P.H. v. Board of Education of Bergenfield, State Board Docket # 60-00 and 27-01 (December 5, 2003)
P.H. v. Board of Education of Bergenfield, State Board Docket # 60-00 and 27-01 (July 5, 2002)
P.H. v. Board of Education of Bergenfield, State Board Docket # 60-00 and 27-01 (October 3, 2001)
P.H. v. Board of Education of Bergenfield, State Board Docket # 60-00 and 27-01 (September 5, 2001)
In the P.H. case, ELC challenged a district’s expulsion of a student from public school without the provision of alternative education. This case resulted in several New Jersey State Board of Education rulings: in 2001, establishing the need to provide alternative education during the pendency of a discipline appeal to avoid irreparable harm; in 2002, holding that the state constitution requires that a student expelled from school must be provided with an alternative education until graduating from high school or reaching age nineteen, whichever comes first; and in 2003, holding that state statute requires the provision of a free public education to an expelled student until his twentieth birthday.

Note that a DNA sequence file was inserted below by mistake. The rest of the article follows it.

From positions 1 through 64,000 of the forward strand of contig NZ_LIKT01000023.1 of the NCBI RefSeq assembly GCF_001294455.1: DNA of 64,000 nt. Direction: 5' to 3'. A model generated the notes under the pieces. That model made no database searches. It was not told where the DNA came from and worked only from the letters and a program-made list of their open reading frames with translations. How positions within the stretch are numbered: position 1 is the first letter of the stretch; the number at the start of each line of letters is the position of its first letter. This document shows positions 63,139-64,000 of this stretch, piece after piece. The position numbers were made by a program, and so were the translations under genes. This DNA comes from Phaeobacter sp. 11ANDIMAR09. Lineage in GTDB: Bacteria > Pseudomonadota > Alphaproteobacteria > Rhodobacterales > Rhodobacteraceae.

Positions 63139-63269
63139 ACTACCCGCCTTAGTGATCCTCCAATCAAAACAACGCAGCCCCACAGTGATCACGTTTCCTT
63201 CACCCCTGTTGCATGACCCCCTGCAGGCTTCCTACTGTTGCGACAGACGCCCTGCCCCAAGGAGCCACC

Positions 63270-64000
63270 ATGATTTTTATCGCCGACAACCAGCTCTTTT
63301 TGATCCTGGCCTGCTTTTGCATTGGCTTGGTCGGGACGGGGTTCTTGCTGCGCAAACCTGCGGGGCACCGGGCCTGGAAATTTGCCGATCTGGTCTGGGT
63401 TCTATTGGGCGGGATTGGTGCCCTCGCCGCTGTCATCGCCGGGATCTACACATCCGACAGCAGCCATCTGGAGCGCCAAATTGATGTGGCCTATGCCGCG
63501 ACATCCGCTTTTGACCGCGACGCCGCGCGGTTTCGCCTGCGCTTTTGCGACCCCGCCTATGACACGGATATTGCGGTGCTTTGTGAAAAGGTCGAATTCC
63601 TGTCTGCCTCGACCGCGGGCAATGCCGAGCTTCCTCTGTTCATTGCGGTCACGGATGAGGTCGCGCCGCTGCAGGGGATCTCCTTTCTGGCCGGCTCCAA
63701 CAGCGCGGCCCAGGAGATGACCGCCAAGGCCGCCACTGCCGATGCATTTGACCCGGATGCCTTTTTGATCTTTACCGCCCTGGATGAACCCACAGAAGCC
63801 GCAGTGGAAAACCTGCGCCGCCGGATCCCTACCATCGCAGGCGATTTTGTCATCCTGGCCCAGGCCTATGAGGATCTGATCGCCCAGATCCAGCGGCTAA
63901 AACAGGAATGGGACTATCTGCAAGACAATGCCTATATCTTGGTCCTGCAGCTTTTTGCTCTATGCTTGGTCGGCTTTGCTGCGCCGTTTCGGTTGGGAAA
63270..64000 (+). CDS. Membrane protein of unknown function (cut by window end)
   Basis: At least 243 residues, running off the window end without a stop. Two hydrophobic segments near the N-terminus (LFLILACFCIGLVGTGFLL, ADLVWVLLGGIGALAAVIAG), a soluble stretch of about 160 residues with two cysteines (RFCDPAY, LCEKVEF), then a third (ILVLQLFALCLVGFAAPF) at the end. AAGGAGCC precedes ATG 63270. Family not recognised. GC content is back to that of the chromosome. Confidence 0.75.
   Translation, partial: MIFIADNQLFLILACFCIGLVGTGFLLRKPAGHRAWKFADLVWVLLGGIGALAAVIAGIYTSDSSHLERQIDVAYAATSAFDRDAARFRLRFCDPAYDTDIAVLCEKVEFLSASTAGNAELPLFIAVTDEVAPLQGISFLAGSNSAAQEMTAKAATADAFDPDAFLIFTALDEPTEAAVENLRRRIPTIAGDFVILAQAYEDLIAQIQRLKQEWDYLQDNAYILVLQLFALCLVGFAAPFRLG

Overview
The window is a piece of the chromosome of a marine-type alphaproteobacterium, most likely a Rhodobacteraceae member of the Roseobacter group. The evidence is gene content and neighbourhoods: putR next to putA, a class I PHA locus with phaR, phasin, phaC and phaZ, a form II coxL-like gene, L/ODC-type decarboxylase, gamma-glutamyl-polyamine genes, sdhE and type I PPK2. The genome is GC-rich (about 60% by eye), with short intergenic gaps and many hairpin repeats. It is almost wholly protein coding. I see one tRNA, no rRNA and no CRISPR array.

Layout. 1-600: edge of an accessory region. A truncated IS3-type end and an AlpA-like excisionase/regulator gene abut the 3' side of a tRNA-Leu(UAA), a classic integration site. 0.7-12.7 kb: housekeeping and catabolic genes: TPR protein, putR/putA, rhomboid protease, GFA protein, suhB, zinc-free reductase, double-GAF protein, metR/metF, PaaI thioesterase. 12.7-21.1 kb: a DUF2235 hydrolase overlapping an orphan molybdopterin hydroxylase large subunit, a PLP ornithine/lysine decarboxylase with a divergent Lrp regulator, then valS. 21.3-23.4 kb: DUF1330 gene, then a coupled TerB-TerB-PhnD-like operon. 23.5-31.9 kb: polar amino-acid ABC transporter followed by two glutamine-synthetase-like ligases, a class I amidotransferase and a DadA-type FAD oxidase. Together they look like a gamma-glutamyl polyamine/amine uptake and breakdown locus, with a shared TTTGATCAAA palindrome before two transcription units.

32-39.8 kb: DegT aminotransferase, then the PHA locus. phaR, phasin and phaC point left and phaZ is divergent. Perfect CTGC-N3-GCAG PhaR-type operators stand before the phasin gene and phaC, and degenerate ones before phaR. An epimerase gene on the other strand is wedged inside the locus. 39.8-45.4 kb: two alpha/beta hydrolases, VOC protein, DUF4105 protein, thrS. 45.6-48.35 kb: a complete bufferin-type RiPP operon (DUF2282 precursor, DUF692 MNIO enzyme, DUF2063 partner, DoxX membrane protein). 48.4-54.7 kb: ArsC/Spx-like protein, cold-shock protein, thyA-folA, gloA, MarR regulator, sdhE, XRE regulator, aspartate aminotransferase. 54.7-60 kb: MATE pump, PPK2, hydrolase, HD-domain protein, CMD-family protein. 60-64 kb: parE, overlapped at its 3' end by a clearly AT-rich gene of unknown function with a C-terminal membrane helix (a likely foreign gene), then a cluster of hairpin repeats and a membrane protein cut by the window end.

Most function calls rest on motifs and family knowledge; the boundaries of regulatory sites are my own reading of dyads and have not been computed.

V.A. v. Board of Education of Collingswood, State Board Docket #34-99 (July 5, 2000)
ELC obtained a New Jersey State Board of Education decision setting aside the expulsion of a student with no prior disciplinary record under a zero tolerance policy. In addition, the State Board ordered the student’s readmission to his regular public high school, based on its conclusion that it would be arbitrary to require a student without persistent behavioral or educational problems to attend an alternative education program.